A recent study confirmed what we knew all along is true: that the increased consumption of ultra-processed foods correlates directly to bad cardiovascular health.
Researchers at the US Centers for Disease Control in November 2019 released their findings after analyzing data from the National Health and Nutrition Examination Survey (NHANES), which collected data between 2011 and 2016 from 13,446 adults, 20 years of age and older, who completed a 24-hour dietary recall and answered questions about their cardiovascular health.
Researchers found that for every 5% increase in consumption of ultra-processed foods, there was a corresponding decrease in cardiovascular health. Subjects who consumed less than 40% of their calories from ultra-processed foods had double the chance of having “ideal” heart health compared to people who ate 70% or more of their calories from ultra-processed foods.
Ultra-processed foods are defined as foods that are made of processed and extracted ingredients such as: fats, sugars, hydrogenated fats, artificial flavors, colors, emulsifiers, modified starch and other compounds. Examples include packaged snacks, packaged ramen, packaged pastas/rice meals, canned and powdered soups, cakes, cookies, white bread, processed meats, chicken nuggets, most breakfast cereals, and most “convenience” or “fast” food restaurants including many sit-down restaurants that claim fresh food, but are really serving pre-cooked, pre-packaged dishes that are microwaved minutes before being put on a nice plate for serving.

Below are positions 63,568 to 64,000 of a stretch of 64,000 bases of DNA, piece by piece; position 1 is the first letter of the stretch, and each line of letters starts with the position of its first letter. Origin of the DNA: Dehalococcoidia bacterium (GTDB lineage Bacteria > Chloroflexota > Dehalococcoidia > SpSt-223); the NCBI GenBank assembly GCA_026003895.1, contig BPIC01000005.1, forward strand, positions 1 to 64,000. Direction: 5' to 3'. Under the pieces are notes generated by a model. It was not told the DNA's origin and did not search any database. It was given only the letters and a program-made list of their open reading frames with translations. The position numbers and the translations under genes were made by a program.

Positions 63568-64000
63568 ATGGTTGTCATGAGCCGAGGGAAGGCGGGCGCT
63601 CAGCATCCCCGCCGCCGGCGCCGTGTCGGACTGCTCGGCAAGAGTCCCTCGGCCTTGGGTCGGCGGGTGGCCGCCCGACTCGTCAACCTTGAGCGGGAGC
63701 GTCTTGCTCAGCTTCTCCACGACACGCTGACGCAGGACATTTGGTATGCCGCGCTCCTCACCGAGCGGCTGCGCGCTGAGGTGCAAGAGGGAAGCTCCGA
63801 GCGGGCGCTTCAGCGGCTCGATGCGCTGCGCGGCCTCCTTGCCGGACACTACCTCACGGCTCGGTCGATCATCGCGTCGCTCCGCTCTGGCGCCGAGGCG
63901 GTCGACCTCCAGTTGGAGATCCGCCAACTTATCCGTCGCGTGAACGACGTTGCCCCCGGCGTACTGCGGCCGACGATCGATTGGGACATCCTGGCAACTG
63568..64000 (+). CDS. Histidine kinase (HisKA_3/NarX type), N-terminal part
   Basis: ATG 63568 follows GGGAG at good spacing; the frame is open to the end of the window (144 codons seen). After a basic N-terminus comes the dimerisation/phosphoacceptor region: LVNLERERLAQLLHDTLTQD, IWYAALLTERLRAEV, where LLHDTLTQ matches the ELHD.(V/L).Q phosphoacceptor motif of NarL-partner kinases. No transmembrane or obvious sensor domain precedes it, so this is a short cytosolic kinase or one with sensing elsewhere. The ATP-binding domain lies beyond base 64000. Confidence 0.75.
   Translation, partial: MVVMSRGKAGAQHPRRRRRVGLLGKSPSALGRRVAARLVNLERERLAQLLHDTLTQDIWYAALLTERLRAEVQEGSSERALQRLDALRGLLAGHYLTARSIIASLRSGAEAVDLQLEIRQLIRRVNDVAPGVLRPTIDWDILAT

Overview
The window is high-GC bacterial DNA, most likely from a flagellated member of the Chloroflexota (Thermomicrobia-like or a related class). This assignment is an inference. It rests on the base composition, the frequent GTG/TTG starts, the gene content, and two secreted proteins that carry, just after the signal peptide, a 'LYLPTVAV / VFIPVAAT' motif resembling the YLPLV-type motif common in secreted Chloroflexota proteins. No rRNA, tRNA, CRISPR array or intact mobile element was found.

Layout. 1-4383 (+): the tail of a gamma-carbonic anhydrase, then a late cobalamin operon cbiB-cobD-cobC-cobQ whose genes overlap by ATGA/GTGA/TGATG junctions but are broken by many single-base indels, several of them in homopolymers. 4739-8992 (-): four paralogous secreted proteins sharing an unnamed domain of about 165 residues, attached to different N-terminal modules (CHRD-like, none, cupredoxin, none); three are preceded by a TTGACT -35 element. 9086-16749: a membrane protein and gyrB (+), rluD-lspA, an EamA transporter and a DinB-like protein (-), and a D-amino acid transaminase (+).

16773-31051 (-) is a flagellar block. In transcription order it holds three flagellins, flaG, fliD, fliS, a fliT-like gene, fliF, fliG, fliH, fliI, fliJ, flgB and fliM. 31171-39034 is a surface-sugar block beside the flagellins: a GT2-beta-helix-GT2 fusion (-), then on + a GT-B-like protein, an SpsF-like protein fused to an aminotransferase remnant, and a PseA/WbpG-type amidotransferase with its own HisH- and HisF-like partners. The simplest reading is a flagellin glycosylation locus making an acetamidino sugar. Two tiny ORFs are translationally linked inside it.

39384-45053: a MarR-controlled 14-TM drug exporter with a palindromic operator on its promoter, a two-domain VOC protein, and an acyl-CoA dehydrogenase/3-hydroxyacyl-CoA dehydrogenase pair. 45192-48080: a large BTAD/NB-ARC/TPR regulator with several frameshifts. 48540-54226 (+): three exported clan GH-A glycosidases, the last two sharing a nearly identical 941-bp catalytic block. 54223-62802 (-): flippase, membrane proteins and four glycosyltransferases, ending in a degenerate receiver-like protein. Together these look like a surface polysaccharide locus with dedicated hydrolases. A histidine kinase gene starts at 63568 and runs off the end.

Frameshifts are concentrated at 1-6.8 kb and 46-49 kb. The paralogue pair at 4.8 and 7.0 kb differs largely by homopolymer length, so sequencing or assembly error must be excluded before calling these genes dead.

“Ideal” cardiovascular health is defined by the American Heart Association’s Life’s Simple 7 as measures of healthy blood pressure, cholesterol and blood glucose levels, avoidance of tobacco products, good nutrition, healthy body weight and adequate physical activity. Over time, just the simple step of avoiding processed food improves your heart health to ideal levels.
So, in the new year, resolve to stay away from the sugar-sweetened beverages, cakes, cookies, chocolates and other quick food and resolve to eat more whole foods like fruits and vegetables. Instead of a bowl of chips, replace with a bowl of carrots. Instead of cookies and cakes, replace with bananas, apples, oranges and plums. Instead of a microwaveable dinner or a fast-food restaurant, bake a potato, steam some vegetables, eat a salad. Learn to make a hearty soup. Cook up beans or lentils. Make dessert fresh fruit or a fresh fruit smoothie. Determine to eat fresh, whole foods and your heart will thank you!
(Submitted by Betty Dean. Used by permission from www.lifeandhealth.org. Courtesy of LifeSpring – Resources for Hope and Healing Stuart, VA)